Villagers also access information and necessary guidance through the citizen information and support centre (CISC), a toll-free helpline. The CISC is a resource centre where villagers receive forms, brochures and individualised assistance. The initiative makes the people capable of placing their views before the government functionaries and using the Right to Information (RTI) and other grievance redressal methods to address the issues like poor implementation of the government related programmes at village level. An estimated 5,382 sushasan champions are working in 403 villages across five blocks in the district of Nuh.
No fixed criterion is followed in the selection of trainees. However, preferences are given for active, energetic people and the inclusion of women representatives, ideally 50 percent participation, is ensured.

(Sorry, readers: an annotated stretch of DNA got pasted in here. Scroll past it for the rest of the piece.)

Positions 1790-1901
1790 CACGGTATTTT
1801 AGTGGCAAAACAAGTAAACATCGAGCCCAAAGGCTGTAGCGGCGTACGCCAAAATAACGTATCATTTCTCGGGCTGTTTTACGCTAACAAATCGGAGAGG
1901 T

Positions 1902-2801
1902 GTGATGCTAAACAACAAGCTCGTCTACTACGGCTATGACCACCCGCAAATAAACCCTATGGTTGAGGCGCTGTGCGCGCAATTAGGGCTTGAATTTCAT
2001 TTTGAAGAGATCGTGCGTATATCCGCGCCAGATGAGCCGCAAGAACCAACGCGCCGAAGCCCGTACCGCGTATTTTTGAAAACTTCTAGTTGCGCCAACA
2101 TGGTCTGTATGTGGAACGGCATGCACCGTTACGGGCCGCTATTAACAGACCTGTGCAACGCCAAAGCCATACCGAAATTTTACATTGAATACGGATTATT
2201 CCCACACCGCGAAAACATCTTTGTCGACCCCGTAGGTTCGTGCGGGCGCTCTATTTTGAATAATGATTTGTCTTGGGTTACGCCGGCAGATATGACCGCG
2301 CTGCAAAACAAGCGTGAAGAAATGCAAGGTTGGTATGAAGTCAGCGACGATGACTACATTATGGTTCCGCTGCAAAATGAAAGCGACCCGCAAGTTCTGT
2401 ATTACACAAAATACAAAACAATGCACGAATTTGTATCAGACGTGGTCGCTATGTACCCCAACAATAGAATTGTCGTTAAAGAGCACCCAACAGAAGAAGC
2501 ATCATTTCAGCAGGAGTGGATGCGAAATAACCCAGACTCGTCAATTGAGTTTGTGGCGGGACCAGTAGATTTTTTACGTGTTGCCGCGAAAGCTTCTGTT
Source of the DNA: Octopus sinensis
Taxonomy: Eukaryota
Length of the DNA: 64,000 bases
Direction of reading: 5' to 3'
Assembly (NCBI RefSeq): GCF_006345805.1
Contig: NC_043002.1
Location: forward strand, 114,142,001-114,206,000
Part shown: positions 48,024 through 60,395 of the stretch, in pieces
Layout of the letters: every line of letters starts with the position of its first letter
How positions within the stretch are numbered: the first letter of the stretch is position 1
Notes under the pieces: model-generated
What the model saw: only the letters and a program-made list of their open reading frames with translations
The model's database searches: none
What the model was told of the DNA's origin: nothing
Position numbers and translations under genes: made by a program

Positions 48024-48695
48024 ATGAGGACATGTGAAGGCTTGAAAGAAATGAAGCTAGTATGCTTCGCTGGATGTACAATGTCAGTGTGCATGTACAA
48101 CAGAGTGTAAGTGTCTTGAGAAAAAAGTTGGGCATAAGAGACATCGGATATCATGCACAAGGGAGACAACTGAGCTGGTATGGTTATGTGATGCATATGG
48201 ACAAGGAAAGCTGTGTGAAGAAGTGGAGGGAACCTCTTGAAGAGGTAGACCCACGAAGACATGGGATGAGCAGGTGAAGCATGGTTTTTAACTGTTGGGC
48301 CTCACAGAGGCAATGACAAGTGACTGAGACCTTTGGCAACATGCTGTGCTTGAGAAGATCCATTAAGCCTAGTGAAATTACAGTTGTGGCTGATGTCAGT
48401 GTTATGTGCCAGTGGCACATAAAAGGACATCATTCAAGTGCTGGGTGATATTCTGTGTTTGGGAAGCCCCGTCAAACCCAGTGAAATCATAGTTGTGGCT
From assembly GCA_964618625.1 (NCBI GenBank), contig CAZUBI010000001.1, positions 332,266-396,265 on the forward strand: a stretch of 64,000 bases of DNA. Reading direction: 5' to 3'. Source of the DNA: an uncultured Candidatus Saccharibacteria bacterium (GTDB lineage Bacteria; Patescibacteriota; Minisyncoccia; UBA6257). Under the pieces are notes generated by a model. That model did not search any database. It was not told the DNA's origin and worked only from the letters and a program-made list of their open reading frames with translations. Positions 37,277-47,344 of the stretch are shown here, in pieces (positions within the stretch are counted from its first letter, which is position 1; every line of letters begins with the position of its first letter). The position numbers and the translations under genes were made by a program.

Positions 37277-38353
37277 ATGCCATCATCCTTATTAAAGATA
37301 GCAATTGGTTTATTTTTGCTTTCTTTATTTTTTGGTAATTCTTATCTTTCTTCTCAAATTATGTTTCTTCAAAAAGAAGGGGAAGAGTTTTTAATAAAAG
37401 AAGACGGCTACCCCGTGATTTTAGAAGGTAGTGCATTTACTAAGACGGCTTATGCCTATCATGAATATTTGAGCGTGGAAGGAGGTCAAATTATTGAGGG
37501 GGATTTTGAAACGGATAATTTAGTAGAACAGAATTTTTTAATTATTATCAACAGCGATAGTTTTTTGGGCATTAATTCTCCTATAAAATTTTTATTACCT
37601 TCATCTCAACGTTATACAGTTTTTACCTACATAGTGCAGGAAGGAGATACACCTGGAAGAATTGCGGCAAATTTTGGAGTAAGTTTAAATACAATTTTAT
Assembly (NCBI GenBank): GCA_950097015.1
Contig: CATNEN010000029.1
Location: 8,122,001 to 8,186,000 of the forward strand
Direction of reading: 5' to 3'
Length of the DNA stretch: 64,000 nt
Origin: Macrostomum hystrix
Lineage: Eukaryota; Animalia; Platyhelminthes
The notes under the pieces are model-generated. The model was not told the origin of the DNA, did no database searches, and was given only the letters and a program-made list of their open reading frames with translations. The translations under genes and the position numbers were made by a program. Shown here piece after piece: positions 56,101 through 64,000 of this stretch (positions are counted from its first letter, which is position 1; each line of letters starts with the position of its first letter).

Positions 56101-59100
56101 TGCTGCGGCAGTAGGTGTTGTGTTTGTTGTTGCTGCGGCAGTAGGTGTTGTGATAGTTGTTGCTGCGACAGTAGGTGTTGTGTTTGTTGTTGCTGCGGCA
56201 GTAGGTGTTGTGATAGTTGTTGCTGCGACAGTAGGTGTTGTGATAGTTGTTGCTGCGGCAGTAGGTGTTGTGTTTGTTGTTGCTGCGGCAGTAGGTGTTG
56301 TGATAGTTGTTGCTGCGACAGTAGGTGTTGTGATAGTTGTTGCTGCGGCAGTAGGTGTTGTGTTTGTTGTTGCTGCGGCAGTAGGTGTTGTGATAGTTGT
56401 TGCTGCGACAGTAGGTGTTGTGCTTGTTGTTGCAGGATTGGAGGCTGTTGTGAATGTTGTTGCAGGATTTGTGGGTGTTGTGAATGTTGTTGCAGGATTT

The champions share their knowledge with fellow villagers to generate awareness and provide hand-holding support to villagers to fight for their rights and entitlements. These champions monitor the functioning of government welfare schemes such as public distribution system (PDS), integrated child development services (ICDS), mid-day meal (MDM), and other related schemes. Over the last eight years, changes have come about in the lives of rural people, such as making defunct institutions functional, improving the quality of deliverables, and identifying eligible beneficiaries for various government programmes.
A survey undertaken during 2015 revealed that, on an average, a sushasan champion attends six training programmes about the awareness of existing schemes. Results show that 90 percent knew about ICDS, 100 percent know about the MDM programme, and 98.6 percent know about the targeted PDS.